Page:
Rethinking app env


1. It is a single point of failure for your application instances. 

You indeed have one single point of failure. But f.e.:

To see how generally difficult configuration management can be, we only need to
look at the simplest of configurations: a flag to tell our web servers whether we’re
under maintenance. If so, we shouldn’t make requests against the database, and
should instead return a simple “Sorry, we’re under maintenance; try again later” 
message to visitors. If the site isn’t under maintenance, all of the normal
web-serving behavior should happen.

In a typical situation, updating that single flag can force us to push updated configuration
files to all of our web servers, and may force us to reload configurations on all
of our servers, if not force us to restart our application servers themselves.


2 When should an application instance read from there? How does an application instance 
  know when its values are changed?

If a configuration (say the flag “web server under maintenance”) changes maybe the database (f.e. redis) can push the notification to the clients? I don’t know redis, maybe there are other db’s that can do that?
Edit: seems some db’s can do that:


Yes, as the title says, this thread is about app env and it’s closely related cousins config scripts.

Just to be clear, I don’t deny that there’s a thing called system configuration. I just think that app env and config scripts are in most cases an inferior mechanism for managing the system configuration. Moreover, I think that the defaults promoted by e.g. are arbitrary, confusing, and at the same time limiting.

In my impression, a bunch of stuff ends up in config scripts for dubious reasons, and they don’t even help with actual system configuration (assuming you want to run OTP releases). I’ve been personally confused by config scripts, the team I’m a part of has been confused by config scripts, I’ve seen other people being confused by them, and a lot of libraries promoting them for no particular reasons.

I think we need to strongly challenge this approach, and reevaluate do we really need to promote config scripts and app env so much. I don’t say that they are useless, but I think that in most cases they are not the most appropriate choice. I think that we should instead promote regular code as much as possible, and leave the special code for the few cases where it’s really needed.


I completely agree with everything you have said in this post! :+1:


What I often saw as freelancer, working on huge administrative applications for customers, was very little config in files (not much more than db startup config), and customer-specific config in the database. Mostly the same database as where other applicationdata were maintained. The customer-specific config was configured by consultants. Application + db were on a separate server per customer.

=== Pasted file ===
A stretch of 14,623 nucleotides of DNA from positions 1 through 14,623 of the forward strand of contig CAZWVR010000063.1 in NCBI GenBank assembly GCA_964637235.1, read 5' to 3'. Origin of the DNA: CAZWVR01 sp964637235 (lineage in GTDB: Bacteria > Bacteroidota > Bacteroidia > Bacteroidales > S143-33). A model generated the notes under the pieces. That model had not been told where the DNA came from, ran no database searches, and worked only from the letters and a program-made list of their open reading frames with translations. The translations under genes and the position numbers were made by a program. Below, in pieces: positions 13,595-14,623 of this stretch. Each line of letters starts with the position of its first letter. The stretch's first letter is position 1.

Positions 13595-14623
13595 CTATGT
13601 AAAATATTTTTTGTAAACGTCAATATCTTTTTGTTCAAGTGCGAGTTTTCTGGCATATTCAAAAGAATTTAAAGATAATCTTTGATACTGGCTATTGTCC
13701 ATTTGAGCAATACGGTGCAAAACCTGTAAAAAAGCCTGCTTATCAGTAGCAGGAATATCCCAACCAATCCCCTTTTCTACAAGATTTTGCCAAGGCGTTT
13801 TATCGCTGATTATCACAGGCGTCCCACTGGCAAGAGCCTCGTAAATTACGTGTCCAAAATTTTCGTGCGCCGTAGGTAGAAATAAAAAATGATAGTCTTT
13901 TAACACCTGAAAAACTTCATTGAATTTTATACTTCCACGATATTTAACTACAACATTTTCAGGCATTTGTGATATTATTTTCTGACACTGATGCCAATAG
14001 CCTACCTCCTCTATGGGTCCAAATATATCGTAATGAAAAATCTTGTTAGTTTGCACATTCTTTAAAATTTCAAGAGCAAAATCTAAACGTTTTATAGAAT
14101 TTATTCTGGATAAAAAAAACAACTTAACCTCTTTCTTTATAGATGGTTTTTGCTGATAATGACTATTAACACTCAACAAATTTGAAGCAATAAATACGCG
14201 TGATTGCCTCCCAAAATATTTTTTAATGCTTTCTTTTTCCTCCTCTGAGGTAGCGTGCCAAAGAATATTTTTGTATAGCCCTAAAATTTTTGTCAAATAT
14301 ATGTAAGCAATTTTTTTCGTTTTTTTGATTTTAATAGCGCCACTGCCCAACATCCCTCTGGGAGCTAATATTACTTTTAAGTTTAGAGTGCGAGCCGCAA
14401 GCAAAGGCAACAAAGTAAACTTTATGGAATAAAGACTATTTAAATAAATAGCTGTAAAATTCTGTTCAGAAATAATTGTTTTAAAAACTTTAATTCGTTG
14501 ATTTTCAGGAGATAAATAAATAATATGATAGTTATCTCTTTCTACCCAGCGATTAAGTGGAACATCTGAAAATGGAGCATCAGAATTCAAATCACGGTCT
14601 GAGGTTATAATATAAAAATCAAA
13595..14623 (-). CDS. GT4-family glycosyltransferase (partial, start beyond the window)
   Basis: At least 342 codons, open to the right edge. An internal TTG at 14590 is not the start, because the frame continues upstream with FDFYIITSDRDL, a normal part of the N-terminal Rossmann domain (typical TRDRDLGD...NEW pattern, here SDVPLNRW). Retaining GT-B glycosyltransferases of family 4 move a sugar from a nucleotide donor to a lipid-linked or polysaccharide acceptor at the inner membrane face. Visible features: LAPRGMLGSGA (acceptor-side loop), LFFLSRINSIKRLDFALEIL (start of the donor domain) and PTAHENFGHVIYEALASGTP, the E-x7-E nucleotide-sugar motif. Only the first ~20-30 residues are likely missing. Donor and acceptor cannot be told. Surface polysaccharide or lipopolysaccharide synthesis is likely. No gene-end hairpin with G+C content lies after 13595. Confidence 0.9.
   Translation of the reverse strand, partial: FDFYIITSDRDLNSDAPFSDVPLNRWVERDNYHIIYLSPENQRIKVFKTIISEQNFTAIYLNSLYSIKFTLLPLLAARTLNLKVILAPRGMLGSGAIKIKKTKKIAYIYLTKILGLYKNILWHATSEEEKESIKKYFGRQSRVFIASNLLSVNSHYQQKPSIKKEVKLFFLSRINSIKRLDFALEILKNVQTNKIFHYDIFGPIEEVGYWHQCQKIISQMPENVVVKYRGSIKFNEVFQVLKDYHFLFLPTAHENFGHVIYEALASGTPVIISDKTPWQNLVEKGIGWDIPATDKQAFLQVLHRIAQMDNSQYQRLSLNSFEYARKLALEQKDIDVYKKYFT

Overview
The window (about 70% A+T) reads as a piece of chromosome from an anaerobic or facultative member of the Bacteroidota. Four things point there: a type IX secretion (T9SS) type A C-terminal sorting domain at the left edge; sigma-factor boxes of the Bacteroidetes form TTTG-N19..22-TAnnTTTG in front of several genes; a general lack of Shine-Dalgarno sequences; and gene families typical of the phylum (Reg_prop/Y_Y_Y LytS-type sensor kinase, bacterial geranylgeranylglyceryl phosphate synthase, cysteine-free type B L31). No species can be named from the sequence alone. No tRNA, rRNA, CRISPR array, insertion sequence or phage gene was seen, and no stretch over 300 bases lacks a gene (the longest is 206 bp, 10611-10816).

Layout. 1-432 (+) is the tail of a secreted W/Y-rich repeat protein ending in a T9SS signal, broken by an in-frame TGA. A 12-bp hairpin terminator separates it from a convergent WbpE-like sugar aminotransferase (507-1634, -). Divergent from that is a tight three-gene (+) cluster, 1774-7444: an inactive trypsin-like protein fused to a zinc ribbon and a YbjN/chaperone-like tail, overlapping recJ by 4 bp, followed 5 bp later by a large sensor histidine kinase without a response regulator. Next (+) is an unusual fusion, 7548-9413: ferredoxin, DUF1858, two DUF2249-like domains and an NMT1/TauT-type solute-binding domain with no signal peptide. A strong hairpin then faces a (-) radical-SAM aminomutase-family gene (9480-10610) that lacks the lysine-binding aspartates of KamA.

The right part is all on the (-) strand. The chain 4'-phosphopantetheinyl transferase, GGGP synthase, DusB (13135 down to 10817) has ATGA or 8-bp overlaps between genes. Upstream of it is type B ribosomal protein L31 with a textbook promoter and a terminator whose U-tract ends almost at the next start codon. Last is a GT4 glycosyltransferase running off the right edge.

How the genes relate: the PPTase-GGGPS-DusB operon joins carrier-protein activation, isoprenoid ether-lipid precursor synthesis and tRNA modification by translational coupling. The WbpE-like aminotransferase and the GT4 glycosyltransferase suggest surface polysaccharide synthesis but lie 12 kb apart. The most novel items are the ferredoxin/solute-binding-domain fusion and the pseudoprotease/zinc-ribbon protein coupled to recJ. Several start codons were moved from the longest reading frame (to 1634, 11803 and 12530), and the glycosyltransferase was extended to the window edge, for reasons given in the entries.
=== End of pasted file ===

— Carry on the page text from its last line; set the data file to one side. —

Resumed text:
How would you solve this problem

And how would you handle customer-specific application configuration (with software + db installed on a server per customer). Configuration should be possible for consultants, so a user-friendly way is let’s say extra preferred.


The approach I’m arguing for is to provide as much parameters as possible from the regular code. That code is runtime friendly so you can fetch most of your config from arbitrary sources, including external databases. You could even configure e.g. your endpoint by fetching the parameters from your repo.


How would you provide those parameters from regular code? I would think of something like I proposed here: Rethinking app env (with the get_env(keys) call).


I feel that’s not only good advice for library authors, but does also provide the opportunity to move the knowledge about the different ways of doing configuration (with it’s pros/cons) to users – instead of relying on library authors to choose a fitting way – and the developer can choose one way to do config instead of being forced into multiple ways of doing things by used libraries.

E.g. I really like the pattern of MyApp.Repo in the way it abstracts a set of configurations into a module I call, which could be generally useful for any library, as long as it’s not configured by it’s own app env preventing multiple parallel configurations.


If a library Foo requires some parameters which you want to fetch from external sources you can invoke e.g.